France may restart coal-fired power plant ahead of winter energy spike

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The French government is mulling the reopening of a coal-fired power plant in the north-eastern Lorraine region this winter, as a precaution against power outages as Europe braces for an energy crisis due to Russia's invasion of Ukraine.

France's energy ministry said in a written statement on Sunday: "As a precautionary measure, given the situation in Ukraine, we are reserving the option to reactivate the Saint Avold plant ... if needed this winter."

The ministry added that the plans will not affect the phasing out of coal plants in France, noting the power plant's operator would offset carbon emissions through measures like reforestation.

The ministry also underlined that electricity production from coal in France will remain below one percent.

Russia's invasion of Ukraine has thrown the spotlight on the Europe's reliance on Russian gas, prompting a scramble to find alternative energy sources.

The heads of France's big energy companies on Sunday urged individuals and businesses to limit power consumption immediately to prepare for a looming energy crisis.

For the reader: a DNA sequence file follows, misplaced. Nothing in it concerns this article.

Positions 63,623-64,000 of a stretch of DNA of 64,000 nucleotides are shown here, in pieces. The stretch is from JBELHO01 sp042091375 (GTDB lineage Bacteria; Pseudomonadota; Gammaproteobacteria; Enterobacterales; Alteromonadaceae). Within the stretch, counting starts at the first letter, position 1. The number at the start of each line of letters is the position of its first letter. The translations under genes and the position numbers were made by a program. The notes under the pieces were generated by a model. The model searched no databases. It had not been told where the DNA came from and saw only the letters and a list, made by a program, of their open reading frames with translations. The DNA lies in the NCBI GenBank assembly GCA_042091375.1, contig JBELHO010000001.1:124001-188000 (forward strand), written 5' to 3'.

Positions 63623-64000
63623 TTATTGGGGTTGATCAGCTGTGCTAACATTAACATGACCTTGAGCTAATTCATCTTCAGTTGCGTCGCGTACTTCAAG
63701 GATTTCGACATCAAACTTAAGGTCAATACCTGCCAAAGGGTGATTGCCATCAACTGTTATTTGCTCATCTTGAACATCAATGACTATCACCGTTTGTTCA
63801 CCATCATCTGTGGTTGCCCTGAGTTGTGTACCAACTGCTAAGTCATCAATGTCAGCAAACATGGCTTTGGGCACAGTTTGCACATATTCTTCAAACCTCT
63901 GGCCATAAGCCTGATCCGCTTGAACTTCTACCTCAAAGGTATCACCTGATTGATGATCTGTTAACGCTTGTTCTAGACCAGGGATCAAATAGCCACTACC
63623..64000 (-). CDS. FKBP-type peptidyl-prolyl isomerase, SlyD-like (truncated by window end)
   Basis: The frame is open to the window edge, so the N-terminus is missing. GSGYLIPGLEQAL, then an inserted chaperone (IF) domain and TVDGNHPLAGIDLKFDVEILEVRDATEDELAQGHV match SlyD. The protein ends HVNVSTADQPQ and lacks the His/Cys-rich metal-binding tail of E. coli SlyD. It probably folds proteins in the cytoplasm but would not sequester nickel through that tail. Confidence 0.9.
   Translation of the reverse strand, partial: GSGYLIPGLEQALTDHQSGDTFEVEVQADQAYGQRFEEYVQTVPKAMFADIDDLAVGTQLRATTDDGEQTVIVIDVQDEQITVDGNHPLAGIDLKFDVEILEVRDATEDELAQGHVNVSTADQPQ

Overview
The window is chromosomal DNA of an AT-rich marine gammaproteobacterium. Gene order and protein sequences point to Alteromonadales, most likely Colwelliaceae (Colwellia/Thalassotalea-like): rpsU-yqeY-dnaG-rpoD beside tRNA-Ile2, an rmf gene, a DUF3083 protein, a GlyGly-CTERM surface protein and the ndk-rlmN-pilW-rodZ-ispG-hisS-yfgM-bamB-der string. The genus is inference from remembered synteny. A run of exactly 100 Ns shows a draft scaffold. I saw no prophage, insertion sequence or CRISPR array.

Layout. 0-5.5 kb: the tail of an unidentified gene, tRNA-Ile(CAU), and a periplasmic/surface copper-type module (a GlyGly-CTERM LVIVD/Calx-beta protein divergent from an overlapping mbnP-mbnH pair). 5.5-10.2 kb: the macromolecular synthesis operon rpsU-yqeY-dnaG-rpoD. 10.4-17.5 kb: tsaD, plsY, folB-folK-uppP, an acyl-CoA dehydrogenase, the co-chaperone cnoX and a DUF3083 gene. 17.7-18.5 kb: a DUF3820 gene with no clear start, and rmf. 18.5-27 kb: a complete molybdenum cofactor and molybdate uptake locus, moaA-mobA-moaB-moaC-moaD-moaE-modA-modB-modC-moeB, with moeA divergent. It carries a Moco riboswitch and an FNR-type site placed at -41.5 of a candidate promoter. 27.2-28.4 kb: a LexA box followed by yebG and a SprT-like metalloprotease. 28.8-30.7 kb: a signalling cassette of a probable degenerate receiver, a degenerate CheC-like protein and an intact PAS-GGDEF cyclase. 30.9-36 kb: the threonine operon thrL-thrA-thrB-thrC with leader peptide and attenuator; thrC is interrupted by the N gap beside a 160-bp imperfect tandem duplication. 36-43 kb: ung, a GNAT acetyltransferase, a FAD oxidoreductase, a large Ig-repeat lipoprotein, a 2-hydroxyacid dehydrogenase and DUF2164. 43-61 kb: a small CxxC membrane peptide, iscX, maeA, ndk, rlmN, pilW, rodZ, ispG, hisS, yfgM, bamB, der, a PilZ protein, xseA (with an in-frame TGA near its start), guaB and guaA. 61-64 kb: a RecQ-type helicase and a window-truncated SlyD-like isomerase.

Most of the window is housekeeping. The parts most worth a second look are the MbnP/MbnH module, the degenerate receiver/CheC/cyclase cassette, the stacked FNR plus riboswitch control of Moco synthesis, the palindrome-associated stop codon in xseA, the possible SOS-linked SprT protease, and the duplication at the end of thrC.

No Russian coal will be used in the Saint Avold plant, the ministry said Sunday.

France, Europe brace for impact

Meanwhile, France's finance minister Bruno Le Maire has said that France is working on various energy contingency plans because of cuts to gas flows from Russia which have hit the European market but it has not yet had to put them into action.

Speaking on Monday, Le Maire said talks were already underway on the issue with French Energy Minister Agnes Pannier-Runacher, although details have still to be finalised.

Le Maire told RMC Radio that "(...) We will determine which companies are of the most strategic importance, namely those for whom we can allow gas to be cut off and those for whom we cannot allow any cuts."

"The moderation in energy consumption is now unavoidable, there is no alternative. The solution can only be found through a collective effort".

Last week European Union leaders agreed to boost preparations for further cuts in Russian gas, accusing Moscow of "weaponising" energy via a supply squeeze which Germany warned could partly shut its industry.

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